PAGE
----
Located in Cairngorms National Park in the northernmost reaches of Scotland, the Cairngorms Mountains are home to Britain’s only free-ranging herd of reindeer.
One of the best ways to experience the herd in person is with a visit to the Cairngorms Reindeer Centre, located in the mountainside town of Aviemore.
The center dates back to 1952 when Swedish couple Mikel Utsel and his wife Dr. Ethel Lindgren brought two male and five female reindeer by boat from Sweden to the Cairngorms.
Today the herd numbers 150 and visitors can make daily, two-hour pilgrimages into the wooded foothills with a team of herders to help feed and interact with the reindeer.
The center is open to the public from mid-February through early January, and daily trips vary depending on the time of year.
Image Credit: photograph by Dmitry_Chulov / iStock)
The history between the Sami people, an indigenous group inhabiting Arctic Europe, an area that encompasses Norway, Sweden, Finland and the Russian Kola Peninsula, goes back several centuries.
Many Sami work as reindeer herders, passing down their knowledge from one generation to the next, and now some communities invite travelers to visit and learn about this tradition.
After being picked up in Tromsø, a small port city in northern Norway, guests are driven to the Tromsø Arctic Reindeer Experience where they can participate in the Sami way of life.
Visits can include reindeer feeding, reindeer sledding, experiencing a traditional Sami meal inside a gamme (a traditional Sami hut) and listening to stories about the Sami culture’s connection to reindeer, told by community elders.
Priestess of Delphi by John Collier.
For ancient Greeks, Delphi was the center of the world: a site sacred to the god Apollo, where all Greeks united to worship. But at its heart was a dark, strange place: the mysterious sanctuary where the priestess of Apollo prophesied.
The priestess, called the Pythia, sat above a chasm in the earth, which belched forth fumes.
She breathed deeply – some believe that the fumes possessed hallucinogenic properties – and slipped into semi-consciousness.
Her prophecies were opaque, often frantic. This was the Oracle of Delphi: the Greeks’ most famous and most feared window into the will of the gods.
It lay in “a cavern hollowed down in the depths” of the hillside, as the historian Strabo reported, underneath the great Temple of Apollo.
Today, the ruins of the Temple sit on the slopes of Mount Parnassus.
It was destroyed by the Emperor Theodosius I, in 390 CE, in an attempt to eradicate the old pagan beliefs.
Few traces of the Oracle remain, but the site is still an eerie one: mist clings to the hills, and you can almost hear the ghosts of Croesus, Nero, and Alexander.
Ta Prohm Temple, Cambodia (via Wikimedia)
Cambodia is the closest you can get, today, to your own real life Indiana Jones movie. There, the temples of Angkor seem built into the fabric of the forest itself, bats flap their leathery wings in the vaults, and incense drifts down the empty colonnades.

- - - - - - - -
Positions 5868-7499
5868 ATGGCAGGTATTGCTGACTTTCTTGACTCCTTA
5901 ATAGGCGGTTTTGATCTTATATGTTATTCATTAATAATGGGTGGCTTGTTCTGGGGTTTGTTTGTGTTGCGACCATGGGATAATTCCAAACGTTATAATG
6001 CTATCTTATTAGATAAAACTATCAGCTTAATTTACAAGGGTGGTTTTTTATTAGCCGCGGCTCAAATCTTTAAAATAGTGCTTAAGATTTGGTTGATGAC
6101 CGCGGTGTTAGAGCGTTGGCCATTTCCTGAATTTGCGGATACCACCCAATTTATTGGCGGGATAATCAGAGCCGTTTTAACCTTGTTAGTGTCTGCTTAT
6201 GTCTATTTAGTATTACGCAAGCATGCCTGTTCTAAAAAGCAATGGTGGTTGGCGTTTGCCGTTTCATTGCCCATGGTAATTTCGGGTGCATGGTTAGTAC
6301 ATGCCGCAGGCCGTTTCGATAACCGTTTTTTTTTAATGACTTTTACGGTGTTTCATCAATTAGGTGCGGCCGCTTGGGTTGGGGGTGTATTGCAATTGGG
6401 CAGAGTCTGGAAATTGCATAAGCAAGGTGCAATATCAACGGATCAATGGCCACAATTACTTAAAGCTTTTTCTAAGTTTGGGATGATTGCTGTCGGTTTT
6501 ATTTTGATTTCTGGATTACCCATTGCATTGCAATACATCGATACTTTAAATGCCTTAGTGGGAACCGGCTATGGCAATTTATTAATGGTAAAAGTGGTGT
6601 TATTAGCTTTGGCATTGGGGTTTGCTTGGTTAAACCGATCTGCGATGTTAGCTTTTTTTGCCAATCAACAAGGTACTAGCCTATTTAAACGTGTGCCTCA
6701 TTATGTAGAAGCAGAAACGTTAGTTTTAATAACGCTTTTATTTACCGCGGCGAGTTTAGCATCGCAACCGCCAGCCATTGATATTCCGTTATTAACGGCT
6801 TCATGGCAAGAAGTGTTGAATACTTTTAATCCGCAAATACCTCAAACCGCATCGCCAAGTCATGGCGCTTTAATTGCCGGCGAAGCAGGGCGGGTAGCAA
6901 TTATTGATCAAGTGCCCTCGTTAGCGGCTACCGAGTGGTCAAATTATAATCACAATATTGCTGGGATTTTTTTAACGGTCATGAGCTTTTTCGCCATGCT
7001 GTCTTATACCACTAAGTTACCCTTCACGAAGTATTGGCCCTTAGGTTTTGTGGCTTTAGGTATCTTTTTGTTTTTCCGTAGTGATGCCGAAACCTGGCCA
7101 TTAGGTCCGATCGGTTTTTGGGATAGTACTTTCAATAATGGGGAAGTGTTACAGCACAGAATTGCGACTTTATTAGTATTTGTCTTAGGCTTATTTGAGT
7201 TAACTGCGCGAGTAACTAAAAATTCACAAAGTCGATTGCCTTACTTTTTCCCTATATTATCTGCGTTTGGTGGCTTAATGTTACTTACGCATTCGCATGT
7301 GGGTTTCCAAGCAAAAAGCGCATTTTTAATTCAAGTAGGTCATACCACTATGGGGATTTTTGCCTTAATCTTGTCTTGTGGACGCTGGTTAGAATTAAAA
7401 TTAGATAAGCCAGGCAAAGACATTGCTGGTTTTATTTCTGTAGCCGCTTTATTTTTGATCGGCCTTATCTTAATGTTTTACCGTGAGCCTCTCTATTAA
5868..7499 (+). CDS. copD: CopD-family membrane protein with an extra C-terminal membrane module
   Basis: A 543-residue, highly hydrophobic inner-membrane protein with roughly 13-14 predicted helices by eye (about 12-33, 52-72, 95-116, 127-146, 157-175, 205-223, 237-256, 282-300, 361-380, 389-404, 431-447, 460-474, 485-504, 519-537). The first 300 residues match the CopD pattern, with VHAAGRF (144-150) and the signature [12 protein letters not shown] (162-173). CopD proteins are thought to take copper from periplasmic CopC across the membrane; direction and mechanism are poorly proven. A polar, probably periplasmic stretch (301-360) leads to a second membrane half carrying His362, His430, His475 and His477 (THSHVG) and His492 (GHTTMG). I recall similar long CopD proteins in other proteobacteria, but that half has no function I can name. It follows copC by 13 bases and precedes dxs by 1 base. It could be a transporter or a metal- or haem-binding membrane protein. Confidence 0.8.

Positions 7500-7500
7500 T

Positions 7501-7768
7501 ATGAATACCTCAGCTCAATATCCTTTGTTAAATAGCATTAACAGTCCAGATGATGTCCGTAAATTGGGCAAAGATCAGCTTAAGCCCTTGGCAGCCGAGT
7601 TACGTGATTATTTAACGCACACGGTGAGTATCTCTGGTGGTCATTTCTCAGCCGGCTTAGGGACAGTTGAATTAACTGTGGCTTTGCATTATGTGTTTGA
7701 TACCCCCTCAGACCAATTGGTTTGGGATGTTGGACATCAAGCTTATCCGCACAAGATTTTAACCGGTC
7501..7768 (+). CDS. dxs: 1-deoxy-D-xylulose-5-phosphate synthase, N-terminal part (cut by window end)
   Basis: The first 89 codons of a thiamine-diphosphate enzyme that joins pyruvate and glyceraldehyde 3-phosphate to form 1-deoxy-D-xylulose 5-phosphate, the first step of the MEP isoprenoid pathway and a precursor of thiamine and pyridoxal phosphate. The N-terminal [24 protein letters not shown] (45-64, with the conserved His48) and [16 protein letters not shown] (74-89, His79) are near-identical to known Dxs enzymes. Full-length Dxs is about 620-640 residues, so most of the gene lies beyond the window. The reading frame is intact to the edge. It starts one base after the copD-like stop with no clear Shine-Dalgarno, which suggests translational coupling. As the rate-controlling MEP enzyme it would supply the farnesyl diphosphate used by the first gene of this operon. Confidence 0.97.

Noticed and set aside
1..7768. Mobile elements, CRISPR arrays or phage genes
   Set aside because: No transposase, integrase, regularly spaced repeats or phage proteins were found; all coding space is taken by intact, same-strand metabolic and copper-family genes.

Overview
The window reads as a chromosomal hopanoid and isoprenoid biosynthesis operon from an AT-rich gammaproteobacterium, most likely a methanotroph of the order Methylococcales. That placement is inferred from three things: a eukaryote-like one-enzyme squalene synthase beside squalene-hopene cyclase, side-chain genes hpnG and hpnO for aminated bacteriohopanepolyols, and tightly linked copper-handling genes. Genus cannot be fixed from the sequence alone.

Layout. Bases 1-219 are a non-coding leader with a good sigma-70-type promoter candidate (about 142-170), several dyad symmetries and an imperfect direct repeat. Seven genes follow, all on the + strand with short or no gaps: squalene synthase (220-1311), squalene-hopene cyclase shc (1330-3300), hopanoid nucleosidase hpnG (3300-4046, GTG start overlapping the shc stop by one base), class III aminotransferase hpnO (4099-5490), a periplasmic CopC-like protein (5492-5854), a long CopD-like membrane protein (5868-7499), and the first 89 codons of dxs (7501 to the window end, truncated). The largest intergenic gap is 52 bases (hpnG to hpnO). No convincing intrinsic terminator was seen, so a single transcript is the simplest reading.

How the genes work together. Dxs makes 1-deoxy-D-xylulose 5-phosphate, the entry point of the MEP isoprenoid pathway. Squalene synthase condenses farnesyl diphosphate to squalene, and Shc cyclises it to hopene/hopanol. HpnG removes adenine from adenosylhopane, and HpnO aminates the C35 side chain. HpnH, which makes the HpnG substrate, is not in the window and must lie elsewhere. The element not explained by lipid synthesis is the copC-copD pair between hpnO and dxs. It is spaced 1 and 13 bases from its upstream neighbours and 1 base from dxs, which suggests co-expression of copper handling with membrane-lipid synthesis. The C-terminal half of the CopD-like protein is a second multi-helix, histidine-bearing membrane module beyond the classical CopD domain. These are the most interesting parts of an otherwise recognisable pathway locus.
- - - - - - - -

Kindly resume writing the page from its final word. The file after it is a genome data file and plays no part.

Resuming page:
The god-kings of Angkor were at the height of their powers from the 9th century until the 15th century.
In that time, they built the largest preindustrial city in the world in Cambodia: larger than Rome, larger than Alexandria, larger by far than London or Paris at the time.
Wealth was poured into ever more spectacular temples, replete with intricate carvings and statues.
In the fifteenth century, for reasons which still puzzle scholars today, the gigantic complex was left almost entirely abandoned – lost to the jungle.
Ta Prohm Temple, Cambodia (via Wikimedia)
Early Western visitors, glimpsing the astonishing structures looming up amidst the trees, were left almost speechless.
For António da Madalena, Angkor was “of such extraordinary construction that it is not possible to describe it with a pen, particularly since it is like no other building in the world.”
Since the 19h century, a slow process of restoration has been taking place. While tourists flock to Angkor today, much of the site remains to be discovered, and the trees loom on all sides, ready to swallow the city up again.
In 2005, German economist Stefan Ziemendorff, who was working on a wastewater project in Peru, took a break from his work to go for a hike in Peru’s Utcabamba valley in search of one of the region’s abundant pre-Incan ruins.
When he crossed into a blind ravine, he spied something unexpected: a towering, two-tiered waterfall in the distance that hadn’t appeared on any map.
The following March, after he had returned to the site with measuring equipment, Ziemendorff held a press conference to declare to the public that he had discovered the third-tallest waterfall in the world.
The two tiers combined, the water plummets 2,531 feet, the height of well over two Eiffel Towers.
Of course, Ziemendorff’s “discovery” wasn’t actually a discovery at all.
The residents of Cocachimba had known about the waterfall since the 1950s. Their town was located practically right beneath it.
They knew it as “Gocta,” after the sound made by howler monkeys in the region.
But they had mostly avoided the towering waterfall due to superstitions surrounding it.
The natural wonder simply blended into the background of their daily life.
Known and loved the world over.
Every year more than 2 million visitors, including many tourists from around the world, stroll across the Christkindlesmarkt – the main Christmas market in the heart of Nuremberg.